Eigensinn Farm

•May 22, 2017 • Leave a Comment

One of several working ovens spread out across the property.  We camped close to this one.

This past Friday I spent a lovely evening at the Eigensinn Farm. It’s an unusual place in several ways, not least for the fact that it is top class fare in a family setting, a ten course set menu served by polished servers. The food is farm to table, which makes for another unusual element. Last, the farm itself is an artscape. As we were told, Michael Statlander, the owner-farmer-chef, sees himself first as an artist who cooks in his spare time.

Art decorates the walls; the ceiling; the buildings; the fields; the woods; just about everywhere. It’s mostly Statlander’s, some his son’s, and it is prolific. Paintings, immense sculptures, installations, and the land itself is the medium. Most originally, to myself, is what I took to be a Champagne path, a dirt road lined on each side with the empty bottles of diners’ past. Many bottles of which are Champagne, distinctive for their thicker glass and uniquely turned necks.


What amazes me is the testament to the drink brought by guests over the years.  See the next image for the bottle pine tree in the background.

There’s no question the value of the meal: it was a filling, substantial, and delicate ten course meal. The highlight being an Eigensinn Farm piglet, of which we could have seconds–and indeed, as I did–thirds and fourths. It’s a warm environment, candlelit dinner, a fire started mid-way through, and all accompanied by the wines you bring. It’s a labour of love, and well worth every penny.

When you realize that Statlander moved to this farm twenty-seven years ago to start a movement that reflected his passions, it’s inspiring. It may not be that life allows you all of the options, but there certainly is something to be said about making opportunities by working towards them. When you consider that there are only one to three sittings per week, limited to a dozen guests, and they are only open for six or seven months of the year, this is a life of happiness.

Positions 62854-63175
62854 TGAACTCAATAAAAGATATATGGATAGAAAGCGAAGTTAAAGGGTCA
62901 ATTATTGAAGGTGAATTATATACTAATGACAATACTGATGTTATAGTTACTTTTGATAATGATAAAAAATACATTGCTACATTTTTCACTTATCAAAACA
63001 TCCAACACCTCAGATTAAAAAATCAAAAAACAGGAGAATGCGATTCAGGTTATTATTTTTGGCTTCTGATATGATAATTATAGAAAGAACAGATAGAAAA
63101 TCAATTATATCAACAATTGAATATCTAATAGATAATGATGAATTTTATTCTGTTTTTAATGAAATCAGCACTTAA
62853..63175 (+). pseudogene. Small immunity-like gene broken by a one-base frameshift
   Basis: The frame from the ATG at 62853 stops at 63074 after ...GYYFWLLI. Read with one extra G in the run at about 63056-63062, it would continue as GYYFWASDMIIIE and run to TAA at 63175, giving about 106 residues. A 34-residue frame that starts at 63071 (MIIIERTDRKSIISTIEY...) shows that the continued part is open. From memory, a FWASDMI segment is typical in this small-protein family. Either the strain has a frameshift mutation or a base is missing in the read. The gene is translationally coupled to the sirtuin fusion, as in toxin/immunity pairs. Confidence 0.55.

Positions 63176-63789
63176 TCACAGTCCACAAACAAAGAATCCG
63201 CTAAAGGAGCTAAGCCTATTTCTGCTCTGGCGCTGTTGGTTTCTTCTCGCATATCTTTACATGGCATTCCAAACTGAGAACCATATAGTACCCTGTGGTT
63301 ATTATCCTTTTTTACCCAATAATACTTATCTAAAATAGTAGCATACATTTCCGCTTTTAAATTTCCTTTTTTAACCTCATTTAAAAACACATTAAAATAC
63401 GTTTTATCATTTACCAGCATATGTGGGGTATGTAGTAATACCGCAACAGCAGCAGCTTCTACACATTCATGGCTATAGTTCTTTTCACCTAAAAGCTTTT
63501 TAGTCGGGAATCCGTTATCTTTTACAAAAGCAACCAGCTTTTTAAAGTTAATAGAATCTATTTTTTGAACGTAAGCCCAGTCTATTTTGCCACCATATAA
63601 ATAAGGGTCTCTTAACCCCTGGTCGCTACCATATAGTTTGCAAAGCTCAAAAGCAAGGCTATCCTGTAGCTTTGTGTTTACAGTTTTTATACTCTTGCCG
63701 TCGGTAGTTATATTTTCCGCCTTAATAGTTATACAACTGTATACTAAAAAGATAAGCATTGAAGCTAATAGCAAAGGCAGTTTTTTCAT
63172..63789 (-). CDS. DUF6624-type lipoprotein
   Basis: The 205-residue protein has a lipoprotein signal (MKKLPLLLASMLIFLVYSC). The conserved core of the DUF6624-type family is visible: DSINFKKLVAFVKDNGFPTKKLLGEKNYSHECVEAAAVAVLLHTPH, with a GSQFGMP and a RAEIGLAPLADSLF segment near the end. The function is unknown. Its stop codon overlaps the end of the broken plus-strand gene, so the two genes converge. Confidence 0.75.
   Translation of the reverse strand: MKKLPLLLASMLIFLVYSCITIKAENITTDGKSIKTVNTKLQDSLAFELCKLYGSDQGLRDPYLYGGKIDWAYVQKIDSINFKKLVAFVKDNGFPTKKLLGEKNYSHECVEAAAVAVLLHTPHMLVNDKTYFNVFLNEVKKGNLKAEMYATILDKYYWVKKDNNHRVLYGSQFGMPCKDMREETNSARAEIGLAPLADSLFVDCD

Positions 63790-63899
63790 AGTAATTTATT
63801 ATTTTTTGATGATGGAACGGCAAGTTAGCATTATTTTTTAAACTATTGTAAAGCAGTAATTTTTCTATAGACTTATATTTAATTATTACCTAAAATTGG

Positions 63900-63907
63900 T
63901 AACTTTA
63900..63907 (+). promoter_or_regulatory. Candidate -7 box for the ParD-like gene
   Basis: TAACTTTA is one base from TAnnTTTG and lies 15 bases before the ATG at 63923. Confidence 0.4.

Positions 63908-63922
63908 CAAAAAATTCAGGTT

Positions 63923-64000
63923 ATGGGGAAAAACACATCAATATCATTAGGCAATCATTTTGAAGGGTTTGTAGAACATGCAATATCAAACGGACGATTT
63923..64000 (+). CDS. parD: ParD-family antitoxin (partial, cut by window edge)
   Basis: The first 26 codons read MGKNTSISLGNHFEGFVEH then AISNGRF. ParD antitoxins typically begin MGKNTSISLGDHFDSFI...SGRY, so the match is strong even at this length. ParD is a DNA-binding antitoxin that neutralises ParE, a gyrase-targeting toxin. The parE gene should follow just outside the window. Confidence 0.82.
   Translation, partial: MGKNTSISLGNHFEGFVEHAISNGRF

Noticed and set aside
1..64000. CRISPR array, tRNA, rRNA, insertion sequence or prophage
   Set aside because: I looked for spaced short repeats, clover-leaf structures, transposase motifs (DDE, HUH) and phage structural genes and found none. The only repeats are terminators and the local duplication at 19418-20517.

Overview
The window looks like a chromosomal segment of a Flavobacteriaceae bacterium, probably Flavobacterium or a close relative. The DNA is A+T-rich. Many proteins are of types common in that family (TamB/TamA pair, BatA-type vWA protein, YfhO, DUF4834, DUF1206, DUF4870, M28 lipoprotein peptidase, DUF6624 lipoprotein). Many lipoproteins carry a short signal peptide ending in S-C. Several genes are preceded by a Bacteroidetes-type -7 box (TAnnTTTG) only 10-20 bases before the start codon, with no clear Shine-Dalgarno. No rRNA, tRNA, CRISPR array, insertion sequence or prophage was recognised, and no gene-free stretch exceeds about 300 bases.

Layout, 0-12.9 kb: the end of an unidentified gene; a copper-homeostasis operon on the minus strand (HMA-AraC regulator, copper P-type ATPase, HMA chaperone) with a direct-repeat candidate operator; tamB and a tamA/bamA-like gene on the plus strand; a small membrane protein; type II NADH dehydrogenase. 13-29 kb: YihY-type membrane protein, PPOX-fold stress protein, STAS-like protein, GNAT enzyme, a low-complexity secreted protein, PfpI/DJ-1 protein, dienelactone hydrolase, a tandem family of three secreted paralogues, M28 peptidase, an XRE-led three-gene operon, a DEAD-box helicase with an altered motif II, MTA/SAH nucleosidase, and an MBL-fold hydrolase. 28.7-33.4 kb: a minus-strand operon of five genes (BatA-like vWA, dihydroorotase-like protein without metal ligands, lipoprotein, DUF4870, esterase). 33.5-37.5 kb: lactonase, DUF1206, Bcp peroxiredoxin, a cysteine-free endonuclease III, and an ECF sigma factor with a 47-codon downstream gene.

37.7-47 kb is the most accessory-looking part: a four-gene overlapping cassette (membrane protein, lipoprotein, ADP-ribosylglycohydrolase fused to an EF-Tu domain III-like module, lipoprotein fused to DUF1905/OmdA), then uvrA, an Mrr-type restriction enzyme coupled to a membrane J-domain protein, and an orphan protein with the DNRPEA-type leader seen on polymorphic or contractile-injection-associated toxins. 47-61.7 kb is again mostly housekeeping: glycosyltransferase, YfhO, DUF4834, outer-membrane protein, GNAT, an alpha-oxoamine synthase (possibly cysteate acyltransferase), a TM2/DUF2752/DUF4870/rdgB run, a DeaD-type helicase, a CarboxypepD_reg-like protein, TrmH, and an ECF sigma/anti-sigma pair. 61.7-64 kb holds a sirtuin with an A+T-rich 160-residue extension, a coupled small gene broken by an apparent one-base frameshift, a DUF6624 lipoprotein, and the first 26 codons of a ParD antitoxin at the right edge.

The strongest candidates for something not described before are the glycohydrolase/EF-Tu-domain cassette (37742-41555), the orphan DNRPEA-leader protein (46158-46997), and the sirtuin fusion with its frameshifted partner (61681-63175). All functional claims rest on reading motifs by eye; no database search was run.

So, here it is, a post from the nether regions, following a several years’ hiatus. The drawbacks of a life spent reading and writing and learning a new trade mean there’s little love for a blog, which is at best a venue for the roving mind with some time, and more particularly, energy to spare.  There’s also that question of what to write about, if nothing of interest is happening.  Perhaps that’s a timid defence, but I’d like to point out that the past four years can be summed up thus: hustle, bustle, and a fair tussle.


In any event, this meal represents a trip I’d wanted to make more than a decade ago when I first learnt of the farm.  Since then, time has passed, a journey in many stages, and of which the current one is still unfolding, with no better place than this to have marked a point in time.


Some Favorite Quotes from Dickens’ David Copperfield

•July 15, 2015 • Leave a Comment

A great book.  Truly.  What draws out Dickens as a great writer are the following nice passages which felt more like autobiography than fiction.  And in this way seems like the observations of a writer at the top of his game, eliding his own views into the mouth of his favourite of all his characters, David Copperfield.

Chapter XLII